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Candy: The ‘War on Christmas’ isn’t real

Delilah the Camel participates in a live nativity scene in front of the U.S. Supreme Court, on Capitol Hill December 4, 2019 in Washington, DC. The group Faith & Liberty held its 11th annual live nativity scene in front of the high court that included live animals. (Photo by Mark Wilson/Getty Images)

Santa, Krampus, Kwanza — the holidays are here and around this time of year you’ll find that person who swears on their nutcracker that “Christmas is under attack!” You can’t even say, “Merry Christmas anymore!”

No one has a problem with the phrase, “Merry Christmas.” If you truly believe that, you have played into the big machine of Christmas retail. What businesses have a problem with is leaving money on the table and that is why you will see more and more companies shifting to “Happy Holidays” or just something that conjures up warm feelings like “Merry and Bright.” It makes your brain want to buy more.

“The War On Christmas” has nothing to do with religion; it’s a marketing ploy designed by retail more than 20 years ago to get you to spend more money as a way of showing support for a made up American Hallmark holiday.

Not to mention with the 24-hour news cycle and social media, it’s easy to say “Christmas is under attack!” and have 20 people say yeah, I heard that. But when have you ever heard that? You haven’t.

Now let’s be clear, religious discrimination happens here but no one is discriminating against Christmas. If you bring up “Christmas trees” being taken down in certain places, I will gouge my eyes out with a candy cane.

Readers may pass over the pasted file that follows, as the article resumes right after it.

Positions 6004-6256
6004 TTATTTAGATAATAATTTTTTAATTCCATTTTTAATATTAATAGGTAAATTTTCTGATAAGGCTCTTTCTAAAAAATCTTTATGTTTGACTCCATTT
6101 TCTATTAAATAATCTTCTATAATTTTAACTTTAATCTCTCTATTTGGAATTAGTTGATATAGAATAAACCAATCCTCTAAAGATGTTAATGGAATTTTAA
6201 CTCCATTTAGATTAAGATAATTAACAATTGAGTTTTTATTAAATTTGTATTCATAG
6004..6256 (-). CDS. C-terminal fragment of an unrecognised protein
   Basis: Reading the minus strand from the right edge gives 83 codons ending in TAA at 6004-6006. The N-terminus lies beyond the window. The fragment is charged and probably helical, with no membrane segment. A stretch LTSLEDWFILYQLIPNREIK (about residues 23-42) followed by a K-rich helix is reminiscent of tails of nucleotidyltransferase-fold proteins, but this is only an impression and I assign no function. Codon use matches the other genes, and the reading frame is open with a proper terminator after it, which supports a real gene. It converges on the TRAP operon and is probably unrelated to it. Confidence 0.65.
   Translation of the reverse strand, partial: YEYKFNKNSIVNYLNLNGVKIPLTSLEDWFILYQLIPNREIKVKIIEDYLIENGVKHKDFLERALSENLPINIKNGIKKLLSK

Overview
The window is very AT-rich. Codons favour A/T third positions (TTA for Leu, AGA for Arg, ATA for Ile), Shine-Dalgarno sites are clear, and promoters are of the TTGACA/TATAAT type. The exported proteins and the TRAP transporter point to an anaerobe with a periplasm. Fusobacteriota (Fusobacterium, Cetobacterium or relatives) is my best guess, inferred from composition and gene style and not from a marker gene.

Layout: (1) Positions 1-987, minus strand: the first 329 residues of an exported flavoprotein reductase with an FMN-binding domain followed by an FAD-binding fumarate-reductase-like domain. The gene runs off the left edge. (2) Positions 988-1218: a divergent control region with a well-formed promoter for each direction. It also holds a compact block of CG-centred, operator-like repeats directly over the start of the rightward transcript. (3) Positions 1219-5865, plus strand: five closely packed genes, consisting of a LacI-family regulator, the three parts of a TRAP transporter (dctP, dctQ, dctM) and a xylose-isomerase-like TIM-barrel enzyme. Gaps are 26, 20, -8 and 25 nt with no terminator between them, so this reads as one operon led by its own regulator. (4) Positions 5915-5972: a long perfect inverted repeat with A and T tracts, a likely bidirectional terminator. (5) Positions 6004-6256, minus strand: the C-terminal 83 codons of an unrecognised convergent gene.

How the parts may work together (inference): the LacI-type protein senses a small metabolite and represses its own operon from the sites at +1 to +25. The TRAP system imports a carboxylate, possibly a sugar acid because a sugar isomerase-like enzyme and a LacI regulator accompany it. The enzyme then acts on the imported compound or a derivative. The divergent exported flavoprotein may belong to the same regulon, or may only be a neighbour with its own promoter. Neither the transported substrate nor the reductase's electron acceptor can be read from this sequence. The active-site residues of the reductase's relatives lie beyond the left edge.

1. Christmas trees are not really Christian — pre-Christian pagans worshiped trees, that’s where it started and became a festive decoration in multiple countries. Then Christians liked the tree symbol, so they adopted it.

2. The names “holiday tree” or “winter solstice tree” are stupid, so it’s called a “Christmas tree.”

The War on Christmas isn’t real. Tell me I’m wrong.

Let me leave you with this handy guide. Did someone threaten your life, well being, legal right to worship as you choose? Yes? Then you are being persecuted, call the police. Did someone say Merry Christmas? Yes? You are not being persecuted, go about your day.

So gleefully say “Merry Christmas” while holding the door open for someone, shout “Merry Christmas” to your Amazon driver, or scream “Merry Christmas” to your neighbor putting up lights. Don’t waste your holiday being part of a fake problem.

Listen to the Candy, Mike and Todd Show weekday afternoons from 3-7 p.m. on KIRO Radio, 97.3 FM. Subscribe to the podcast here.

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